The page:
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Last week, we attended one of the White House Initiative on Educational Excellence for Hispanic Americans’ “community conversations,” this one held at the University of Texas at Brownsville and Texas Southmost College. This initiative, led by Juan Sepulveda, seems to be taking a qualitative approach with “community conversations” to collect information on what works best in certain communities to help Hispanic Americans. 

Sepulveda, the executive director of the White House Initiative on Educational Excellence for Hispanic Americans, requested feedback on where the Department of Education should spend its time and funds to help Hispanic Americans achieve educational excellence. The meeting, attended by several hundred people, was organized into sessions designed to generate feedback from various constituency groups: elected leaders, business leaders, the campus community, and the broader community.

Sepulveda used a Native American form of circular communication to help participants identify key issues and challenges from preschool to post-secondary education. He noted that 25 to 30 percent of our nation’s children from birth to age 5 are Hispanic Americans and that 23 states have a majority of Hispanic American students in this age range. Because the Department of Education places Latino/a student success as a high priority, Sepulveda said he would be visiting 16 of these states in the next few months.

For many of us who teach in south Texas, Washington, D.C., is a distant place, far removed from our communities and our particular success and challenges with Hispanic American students. Based on Sepulveda’s outreach, we’re confident Washington will seem like a less distant place to some of these communities, and they will be more likely to voice their concerns and innovative ideas at a national level.

Already, Sepulveda’s outreach has generated tremendous interest. The Brownsville faculty/student session was well attended even though the event occurred on short notice and took place during the summer when many faculty members are not on campus. We were particularly encouraged by the interactions we saw among  teachers, students, and administrators at the Campus Community session.


As faculty members from Texas A&M University-Corpus Christi, an Hispanic-serving institution, two contributors to this column, Drs. Cárdenas and Kirklighter, saw the value of participating in this cross-institutional exchange with faculty members on the border. We have engaged in a number of cross-institutional conversations, workshops, and research projects with teachers at HSIs across the nation. The enthusiasm, sincerity, and insights that the Brownsville students and teachers expressed showed us that we can share knowledge, best practices, and successes to enhance our interactions among students, parents, and communities in south Texas. At our particular roundtable discussion, we English professors were enlightened by nursing professors who talked about understanding the challenges of students by embracing both the students and their families.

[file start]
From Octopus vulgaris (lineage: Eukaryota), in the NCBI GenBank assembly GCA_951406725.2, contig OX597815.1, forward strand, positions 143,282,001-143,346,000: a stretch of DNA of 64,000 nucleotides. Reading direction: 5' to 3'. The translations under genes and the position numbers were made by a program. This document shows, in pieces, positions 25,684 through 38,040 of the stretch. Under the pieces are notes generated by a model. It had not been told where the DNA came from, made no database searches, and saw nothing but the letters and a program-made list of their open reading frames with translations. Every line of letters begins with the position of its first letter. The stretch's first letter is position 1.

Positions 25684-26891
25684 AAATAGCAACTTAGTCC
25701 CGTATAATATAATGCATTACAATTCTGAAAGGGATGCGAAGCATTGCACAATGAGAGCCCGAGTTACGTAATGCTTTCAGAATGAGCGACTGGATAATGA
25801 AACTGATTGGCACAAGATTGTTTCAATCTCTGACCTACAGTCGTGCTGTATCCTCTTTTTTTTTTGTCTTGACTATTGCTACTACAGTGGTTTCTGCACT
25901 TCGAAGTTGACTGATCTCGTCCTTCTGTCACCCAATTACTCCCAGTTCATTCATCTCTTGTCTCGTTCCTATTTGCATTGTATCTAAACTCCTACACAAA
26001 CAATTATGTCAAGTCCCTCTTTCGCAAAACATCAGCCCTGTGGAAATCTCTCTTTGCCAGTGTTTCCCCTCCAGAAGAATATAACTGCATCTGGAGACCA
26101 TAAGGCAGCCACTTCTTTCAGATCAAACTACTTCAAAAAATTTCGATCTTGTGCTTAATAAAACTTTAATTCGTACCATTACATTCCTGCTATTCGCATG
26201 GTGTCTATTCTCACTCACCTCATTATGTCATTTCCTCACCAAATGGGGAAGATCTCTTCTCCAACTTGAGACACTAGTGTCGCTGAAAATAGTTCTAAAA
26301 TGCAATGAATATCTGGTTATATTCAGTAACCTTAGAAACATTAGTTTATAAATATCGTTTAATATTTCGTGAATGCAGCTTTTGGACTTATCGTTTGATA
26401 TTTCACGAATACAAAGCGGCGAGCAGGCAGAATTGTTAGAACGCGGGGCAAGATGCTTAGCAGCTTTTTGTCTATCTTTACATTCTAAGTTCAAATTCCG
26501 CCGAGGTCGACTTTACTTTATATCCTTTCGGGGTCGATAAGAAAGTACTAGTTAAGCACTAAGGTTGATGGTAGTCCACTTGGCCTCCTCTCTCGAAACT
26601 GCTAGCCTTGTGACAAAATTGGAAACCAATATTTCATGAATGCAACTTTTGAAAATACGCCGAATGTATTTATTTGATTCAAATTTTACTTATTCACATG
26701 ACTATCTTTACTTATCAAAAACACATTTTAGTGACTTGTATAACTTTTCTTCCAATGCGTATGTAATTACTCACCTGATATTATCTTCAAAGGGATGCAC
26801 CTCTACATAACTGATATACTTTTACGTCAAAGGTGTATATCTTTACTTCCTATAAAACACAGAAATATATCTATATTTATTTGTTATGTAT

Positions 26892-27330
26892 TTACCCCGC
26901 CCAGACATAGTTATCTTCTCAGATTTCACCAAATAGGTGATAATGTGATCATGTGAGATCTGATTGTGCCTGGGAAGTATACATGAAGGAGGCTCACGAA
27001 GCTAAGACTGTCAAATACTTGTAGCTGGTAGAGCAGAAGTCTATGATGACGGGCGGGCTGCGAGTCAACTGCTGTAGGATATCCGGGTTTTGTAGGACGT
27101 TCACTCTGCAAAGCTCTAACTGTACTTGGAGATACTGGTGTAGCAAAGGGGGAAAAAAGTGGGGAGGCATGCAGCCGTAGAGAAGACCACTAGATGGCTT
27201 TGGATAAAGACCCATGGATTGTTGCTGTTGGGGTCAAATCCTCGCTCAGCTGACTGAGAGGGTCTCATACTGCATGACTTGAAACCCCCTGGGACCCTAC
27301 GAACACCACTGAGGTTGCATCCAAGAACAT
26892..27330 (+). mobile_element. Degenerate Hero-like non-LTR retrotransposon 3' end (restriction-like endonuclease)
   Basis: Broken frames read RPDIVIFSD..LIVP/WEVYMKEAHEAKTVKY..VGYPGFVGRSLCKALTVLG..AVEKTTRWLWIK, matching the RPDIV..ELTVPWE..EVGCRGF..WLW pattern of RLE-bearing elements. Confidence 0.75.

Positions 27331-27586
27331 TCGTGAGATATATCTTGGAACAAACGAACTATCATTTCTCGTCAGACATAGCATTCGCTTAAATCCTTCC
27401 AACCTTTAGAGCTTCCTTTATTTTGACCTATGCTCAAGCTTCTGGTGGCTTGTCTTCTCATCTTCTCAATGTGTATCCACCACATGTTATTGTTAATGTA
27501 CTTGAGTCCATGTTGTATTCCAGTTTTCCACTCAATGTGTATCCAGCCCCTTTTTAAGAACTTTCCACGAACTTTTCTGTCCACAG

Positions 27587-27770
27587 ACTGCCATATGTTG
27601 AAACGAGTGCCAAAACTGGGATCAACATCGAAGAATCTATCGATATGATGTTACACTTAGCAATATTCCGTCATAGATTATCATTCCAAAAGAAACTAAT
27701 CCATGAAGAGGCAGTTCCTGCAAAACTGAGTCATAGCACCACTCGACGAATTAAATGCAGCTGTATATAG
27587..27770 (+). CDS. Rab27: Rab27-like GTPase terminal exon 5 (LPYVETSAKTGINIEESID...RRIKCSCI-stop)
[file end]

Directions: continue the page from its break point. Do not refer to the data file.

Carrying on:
Participants at the other three sessions included government officials, area business leaders, and members of the general public. Dr. Dameron, the third contributor to this column, observed that all three groups provided specific responses to Sepulveda’s request for input about what is not working, what is working and needs to be continued, and what should be initiated to strengthen educational opportunity, and then success, for Hispanic Americans. Sepulveda and his staff assured the participants that their verbal and written responses would be incorporated in the analysis at the end of the fact-finding tour around the country.


We applaud Juan Sepulveda and his team for visiting these various communities to better ascertain the challenges and key issues for Latino/a students. We look forward to the creation of task forces that come from these meetings and the identification of key issues and challenges for the success for Latino/a students at all levels. As Dr. Juliet Garcia, president of the University of Texas at Brownsville and Texas Southmost College, noted in her remarks, there is no shortage of valuable human capital in south Texas and educators in the region have a successful track record of using resources efficiently and effectively.

We also need to have easy access to the findings and recommendations of the task forces through the Department of Education. Attention to a continuum of feedback will ensure that the widest possible participation is achieved. Finally, we need assurance that these recommendations will be given the same level of attention in their implementation within the Department of Education. If the goodwill created by this initiative is matched by decisive action, the current administration can achieve educational improvements for Hispanic Americans despite the financial crisis that continues to threaten every sector of our economy, including our educational institutions.

Dr. Diana Cárdenas is an associate professor of English at Texas A&M University-Corpus Christi; Dr. Charles Dameron is vice president for academic affairs at the University of Texas at Brownsville; and Dr. Cristina Kirklighter is an associate professor of English at Texas A&M University-Corpus Christi.

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